Two weekends ago I took a little field trip into the Chelan-Sawtooth to scope out road and snow conditions with the idea of trying to visit the old Cooper Mountain fire lookout site high atop Chelan Ridge. With hit and miss snow still lingering around 5,000′, I was dubious I’d be able to drive the whole way from the Methow side to Cooper’s 5,867′ summit. Surprisingly, I made it to within 2 miles of the summit.
The Cooper Mountain fire lookout was established as a Crow’s nest lookout in the 1920s, then a log cabin was built in 1927 that burned in a fire a short time later. In 1931, a road was built nearly all the way to the summit of Cooper making it the first lookout site in all of the Chelan National Forest to have vehicle access. A new log cabin with a 45′ wooden tower and 7×7′ cab was built at Cooper in 1932, then a 53′ timber tower with L-4 cab followed in 1939. The L-4 remained staffed into the 1960s and was destroyed sometime in 1968.
It’s possible to drive all the way to Cooper’s summit along the lofty Cooper Mountain Road from either the west or east dependent on road and snow conditions of course. I approached from the Methow side using Black Canyon, which is in surprisingly good shape with sections of fresh gravel and smooth grading. Once on Cooper Mountain Road, the traveling got a little rougher with more rocks and small snow patches but none were blockers for a high clearance 4×4. From a saddle about two miles west of the summit I could see a large lingering patch of snow on a very narrow, steep section of road. I played it safe and parked off the road in a wide area, choosing to walk the rest of the way.
My decision to park and walk was a good one. The snow patch was deep and the road so narrow and steep it would have been really tricky to turn around. Shortly after hiking through the snow I met a couple attempting to drive westbound from the Chelan side. They conceded and turned around when I showed them the snow blocking the route to the west. At least it seems the road coming up from Echo Ridge is passable and it’s possible that by now that last snow patch has melted out.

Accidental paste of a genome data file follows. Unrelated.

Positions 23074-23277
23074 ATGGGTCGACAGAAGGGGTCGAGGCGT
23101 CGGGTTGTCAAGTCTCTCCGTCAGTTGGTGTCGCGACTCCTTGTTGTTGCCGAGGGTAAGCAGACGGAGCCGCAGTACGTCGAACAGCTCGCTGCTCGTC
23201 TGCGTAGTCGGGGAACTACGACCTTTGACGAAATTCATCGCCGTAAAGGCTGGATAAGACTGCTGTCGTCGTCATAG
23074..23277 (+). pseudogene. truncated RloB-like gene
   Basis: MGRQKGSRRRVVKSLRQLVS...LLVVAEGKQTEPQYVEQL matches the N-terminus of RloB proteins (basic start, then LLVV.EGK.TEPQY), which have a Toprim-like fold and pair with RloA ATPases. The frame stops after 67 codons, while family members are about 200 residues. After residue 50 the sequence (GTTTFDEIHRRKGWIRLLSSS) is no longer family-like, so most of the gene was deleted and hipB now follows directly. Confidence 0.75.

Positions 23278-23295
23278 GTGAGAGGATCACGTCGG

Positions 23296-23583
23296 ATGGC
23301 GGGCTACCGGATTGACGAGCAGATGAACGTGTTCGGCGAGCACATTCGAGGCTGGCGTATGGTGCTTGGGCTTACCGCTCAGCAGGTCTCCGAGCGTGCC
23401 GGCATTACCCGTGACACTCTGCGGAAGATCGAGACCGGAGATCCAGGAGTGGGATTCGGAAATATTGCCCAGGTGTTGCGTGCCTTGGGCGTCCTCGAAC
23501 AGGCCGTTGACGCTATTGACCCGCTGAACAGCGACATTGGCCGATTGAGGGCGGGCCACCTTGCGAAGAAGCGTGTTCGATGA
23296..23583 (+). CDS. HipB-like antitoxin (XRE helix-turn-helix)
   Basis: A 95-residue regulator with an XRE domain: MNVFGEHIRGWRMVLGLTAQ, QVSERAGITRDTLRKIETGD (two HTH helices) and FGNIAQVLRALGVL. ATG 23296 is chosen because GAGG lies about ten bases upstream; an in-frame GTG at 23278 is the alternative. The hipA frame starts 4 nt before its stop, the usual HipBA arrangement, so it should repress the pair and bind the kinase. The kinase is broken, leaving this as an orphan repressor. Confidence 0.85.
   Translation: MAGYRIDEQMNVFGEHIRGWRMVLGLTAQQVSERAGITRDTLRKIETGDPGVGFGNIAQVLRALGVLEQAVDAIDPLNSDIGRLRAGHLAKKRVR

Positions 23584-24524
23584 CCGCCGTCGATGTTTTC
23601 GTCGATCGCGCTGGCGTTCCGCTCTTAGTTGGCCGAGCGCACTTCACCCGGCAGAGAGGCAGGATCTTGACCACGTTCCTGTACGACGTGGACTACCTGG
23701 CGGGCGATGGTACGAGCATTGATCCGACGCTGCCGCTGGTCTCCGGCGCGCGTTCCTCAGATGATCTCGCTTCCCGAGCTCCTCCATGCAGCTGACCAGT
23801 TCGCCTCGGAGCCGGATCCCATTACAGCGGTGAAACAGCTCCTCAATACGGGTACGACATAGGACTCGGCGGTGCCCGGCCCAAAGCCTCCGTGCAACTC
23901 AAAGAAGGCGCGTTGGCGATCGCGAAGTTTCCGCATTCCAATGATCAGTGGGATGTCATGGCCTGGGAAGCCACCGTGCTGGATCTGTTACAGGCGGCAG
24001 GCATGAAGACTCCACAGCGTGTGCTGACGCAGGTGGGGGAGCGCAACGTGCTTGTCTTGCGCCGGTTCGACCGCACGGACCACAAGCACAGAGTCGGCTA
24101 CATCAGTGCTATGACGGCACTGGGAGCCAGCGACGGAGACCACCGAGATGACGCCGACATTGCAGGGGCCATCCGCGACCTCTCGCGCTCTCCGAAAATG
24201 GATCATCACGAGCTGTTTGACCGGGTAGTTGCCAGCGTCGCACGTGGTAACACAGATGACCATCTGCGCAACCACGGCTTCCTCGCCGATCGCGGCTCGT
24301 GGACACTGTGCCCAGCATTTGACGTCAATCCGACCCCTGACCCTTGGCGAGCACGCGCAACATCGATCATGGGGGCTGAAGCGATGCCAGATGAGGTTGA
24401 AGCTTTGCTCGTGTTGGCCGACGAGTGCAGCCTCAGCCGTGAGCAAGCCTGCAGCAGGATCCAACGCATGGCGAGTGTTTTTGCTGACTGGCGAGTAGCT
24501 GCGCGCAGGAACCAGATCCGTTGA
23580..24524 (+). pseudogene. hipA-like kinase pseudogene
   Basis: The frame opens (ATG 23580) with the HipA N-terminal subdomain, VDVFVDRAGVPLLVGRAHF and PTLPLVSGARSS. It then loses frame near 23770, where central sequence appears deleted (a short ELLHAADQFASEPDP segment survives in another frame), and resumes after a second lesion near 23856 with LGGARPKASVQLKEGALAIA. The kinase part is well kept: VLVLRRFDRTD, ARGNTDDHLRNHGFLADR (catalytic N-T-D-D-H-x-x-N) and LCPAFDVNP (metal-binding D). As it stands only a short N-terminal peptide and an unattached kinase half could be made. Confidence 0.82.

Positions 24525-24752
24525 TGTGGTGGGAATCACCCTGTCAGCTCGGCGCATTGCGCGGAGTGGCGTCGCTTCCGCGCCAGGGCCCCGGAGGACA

The short road hike to the summit was a pleasant one along Chelan Ridge, which is a popular raptor and HawkWatch site during summer and fall migrations. The spur road turning to the old lookout site is shaded with a steep snow bank at the top, though the summit of Cooper is fully melted out. I met one other person on the summit who had driven up from Echo Ridge nearly to the top, stopping at the deep snow bank.
The views from Cooper over to Chelan and the big peaks of the eastern Wenatchee National Forest are grand! The old lookout footings still remain at the summit block and the broad summit has a lot of room to explore and relax. It’s a great place to kick back a while and enjoy the views and I did just that.
This old burned snarled tree on the summit is a rather beautiful work of art. At first I thought it might be the old Crow’s nest tree, but in old panoramas the Crow’s nest is visible to the southeast and this tree is to the northwest of the summit. At any rate, it makes a nice photography subject.
After a long break on the summit, I hiked back down and had the good fortune of finding one of the biggest black bear tracks I’ve ever seen! They were very fresh and headed off the road in the opposite direction I was going so it’s possible the bear heard me coming and hightailed it outta there. While it takes a little effort to get to Cooper, it’s a fantastic old lookout site with great views of Chelan and the surrounding area and during the right time of yearyou can enjoy some fantastic hawk migration watching!
Date Climbed: 5/23/21
Distance (RT): 4.5 miles
Elevation Gain: 685′
Summit Elevation: 5,867′
Usually it’s possible to drive to the summit but I hiked due to snow blocking the west approach.